the time incapable of thinking connectedly.
No friendship could have been closer thai!
that oetween Raoul and myself. Since oui
first meeting, four years ago, we had literally
lived our lifo in common. He was in most
things my superior, but lie himself did not
think so. Our confidence in one another had
been perfect; I thought I knew him to the
bottom of his soul. Now that I was forced t
believe him a criminal, a murderer can yot
wonder that it should havo seemed to meal
most as if the world had suddenly como to ar
end as if a great, black gulf had yawned
open at my feet, and all the joy and beauty
of life lay now and forever behind me?
Again the thought came to me, had I done
my duty to my friend? was I doing it now'
Raoul was guilty: it seemed impossible tc
doubt it But still, he was my friend. Ht
had killed this man, but did I know the
provocation he might have received? Whal
had I intended in placing the money and the
warning paragraph on the table, that he
might see them when he awoke ? It had beer
a way of saying, "Fly, escape, hide yourseli
while there is time; I cannot bring myself tc
look you in the face, but this much I have
done for you." But was that enough? Should
not I have gone to him and spoker
and urged him to fly? Should 1
not havo helped him out of his danger'
Might not the warning I had given be ir
vain? Might it not have come too late? Great
heaven, it had been too late! That man whe
had stopped me as I fled from the house
had not realized the truth at the time, noi
till now that man was an agent of police
now that I thought of it, he had said so
Already Raoul was arrested, and througt
my fault! I despised myself; I execrated my
cowardice; I felt like the murderer of my
friend. At once, without a moment's hesita
tion, I turned on my steps and hastened baci
to the Rue Dauphins.
"Here is the key of Monsieur!" cried
Pierre after me, as I hurried past his door.
"M. Girard has gone out."
"Gone out?" I repeated, mechanically.
"Yes, with a gentleman who called for him
a stout gentleman, a friend of M. Girard's.
he said. He was upstairs with M. Girard f 01
sometime; then they went out together, not
ten minutes ago."
I did not need to hear more. Sad at heart
I went upstairs and entered our garret-room.
On the table stood the dinner from Magnjr's.
the two bottles of wine untouched. Beside
the tray, just where I had placed them, lay
the evening newspaper and the littlo pile oi
money. The drawers of the bureau I no
ticed wero half pulled out. I looked intc
them. My papers had been left; Raoul's
were all taken away.
The fire had gone out, but I did not think
of rekindling it. I did not want comforts
which Raoul could not share. For long I sat
at the table, a prey to my wretched thoughts,
until the sudden leaping up of the expiring
candle warned me of tho lapse of time. My
snow-drenched clothes made me shiver in
every limb; I hastily undressed and threw
myself into bed. There, from sheer fatigue
of mind and body, I must have slept: since I
I f ; 1
H . A ft. - J
I S f - i -i I! .
My encounter with the three men in the Rut
remember no more until tho servant awoka
mo next morning.
Pierro greeted me as usual: tho news or
Raoul's arrest was, therefore, net yet pub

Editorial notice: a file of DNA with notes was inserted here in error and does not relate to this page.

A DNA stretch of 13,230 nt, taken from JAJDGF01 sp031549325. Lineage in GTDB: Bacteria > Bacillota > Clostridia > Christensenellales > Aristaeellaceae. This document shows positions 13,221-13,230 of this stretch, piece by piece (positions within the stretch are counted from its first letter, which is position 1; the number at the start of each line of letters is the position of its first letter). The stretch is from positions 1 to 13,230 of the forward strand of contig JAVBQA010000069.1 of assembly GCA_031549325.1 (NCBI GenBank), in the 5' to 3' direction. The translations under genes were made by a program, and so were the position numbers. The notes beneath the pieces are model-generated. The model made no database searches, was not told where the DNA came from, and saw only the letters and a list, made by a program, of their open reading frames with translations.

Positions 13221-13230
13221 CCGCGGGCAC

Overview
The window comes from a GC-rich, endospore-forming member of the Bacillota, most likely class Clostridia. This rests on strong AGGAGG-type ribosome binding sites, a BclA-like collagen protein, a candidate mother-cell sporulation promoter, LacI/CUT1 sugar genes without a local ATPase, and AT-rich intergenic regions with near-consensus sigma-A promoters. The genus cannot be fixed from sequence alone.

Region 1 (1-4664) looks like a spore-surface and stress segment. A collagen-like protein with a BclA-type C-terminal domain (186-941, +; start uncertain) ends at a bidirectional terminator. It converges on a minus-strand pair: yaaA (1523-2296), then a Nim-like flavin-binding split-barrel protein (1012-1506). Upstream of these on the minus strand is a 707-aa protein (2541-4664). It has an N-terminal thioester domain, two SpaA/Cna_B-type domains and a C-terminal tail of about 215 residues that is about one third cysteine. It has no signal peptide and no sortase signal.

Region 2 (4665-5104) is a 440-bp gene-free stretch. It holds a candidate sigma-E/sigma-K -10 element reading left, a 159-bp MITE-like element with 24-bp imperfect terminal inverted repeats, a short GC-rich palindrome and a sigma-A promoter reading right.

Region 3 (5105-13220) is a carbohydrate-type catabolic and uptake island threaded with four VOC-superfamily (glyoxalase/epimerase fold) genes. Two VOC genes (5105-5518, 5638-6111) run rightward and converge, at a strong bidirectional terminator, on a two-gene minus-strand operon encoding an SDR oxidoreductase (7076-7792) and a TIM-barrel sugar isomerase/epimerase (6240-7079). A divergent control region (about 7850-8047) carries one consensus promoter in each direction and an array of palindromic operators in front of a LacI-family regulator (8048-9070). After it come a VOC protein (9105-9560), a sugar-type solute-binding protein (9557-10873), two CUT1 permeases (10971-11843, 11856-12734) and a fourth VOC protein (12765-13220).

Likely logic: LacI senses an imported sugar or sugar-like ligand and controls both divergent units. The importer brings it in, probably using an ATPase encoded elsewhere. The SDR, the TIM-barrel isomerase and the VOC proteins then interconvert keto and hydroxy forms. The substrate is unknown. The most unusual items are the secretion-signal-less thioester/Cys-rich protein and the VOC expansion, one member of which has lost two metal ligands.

lished. I sent him, however, for a newspaper,
that I might learn the latest dovelopmsnt of
The Figaro had a long paragraph, headed
as usual, "The Crime of Christmas-day."' It
stated that no nrrest had yet been made, but '
that tho polico wero understood to havo found
a clow and to bo now on the track of the as
sassin. It commented on the mysterious
character of tho crime. "One of the chief
difficulties of tho case," said tho writer, "is
the apparent want of motive in the proceed
ings of tho unknown murderer. No doubt tho
deceased Joseph Meissner had a dangerous
reputation for wealth; possibly, from the na
ture of his business, he may have had ene
mies. But if plunder was the motive for the
deed, why did the assassin, w ho seems to have
been quite unhurried, leave behind him valu
ables like those mentioned in the police in
ventory money, trinkets and jewels, w hich
could have been so easily carried away ? On
the other hand, if revenge and not robbery !
?j r . . j r
was the motive, why should the assassin ran- it was a fanukar place to me, that little' of the inquiry was that of the detoctivoof
sack those lock-fast places, breaking into! shop in the Rue de l'Odcon, with tho rows of Beer Py. This ofiicer mado tho following
some, opening others overturning every- gloves in the window and on the counter, and statement: Having ascertained from tho
thing; and apparently taking nothing? Ai the faint otlor of benzine that hung about it. papers of tho dectaiswl Joseph MoiMncr that
theory to explain this contradiction has yet ba( spent many merry evenings, along with ho was a native of the town of Provins, and
to be found." Raoul, in the little parlor lehind. Now all possessed house property there, had at onco
F re was a point. I tried to think it out car'c aa silent, as if a sorrow worse proceed-Hl to that town to mako inquiries,
calmly in connection with Raoul aud his rela-1 an death had entered thpre. I entered tho Had found that the Jewish family of
tions, so far as I knew them, to the murdered room w'ith extremo reluctance, for I cannot ' tho Moissnora was well known in Provins;
man. But all my pondering was in vain; I , Dear ot a things, to see a woman cry, and I ' that only two members of it now survived,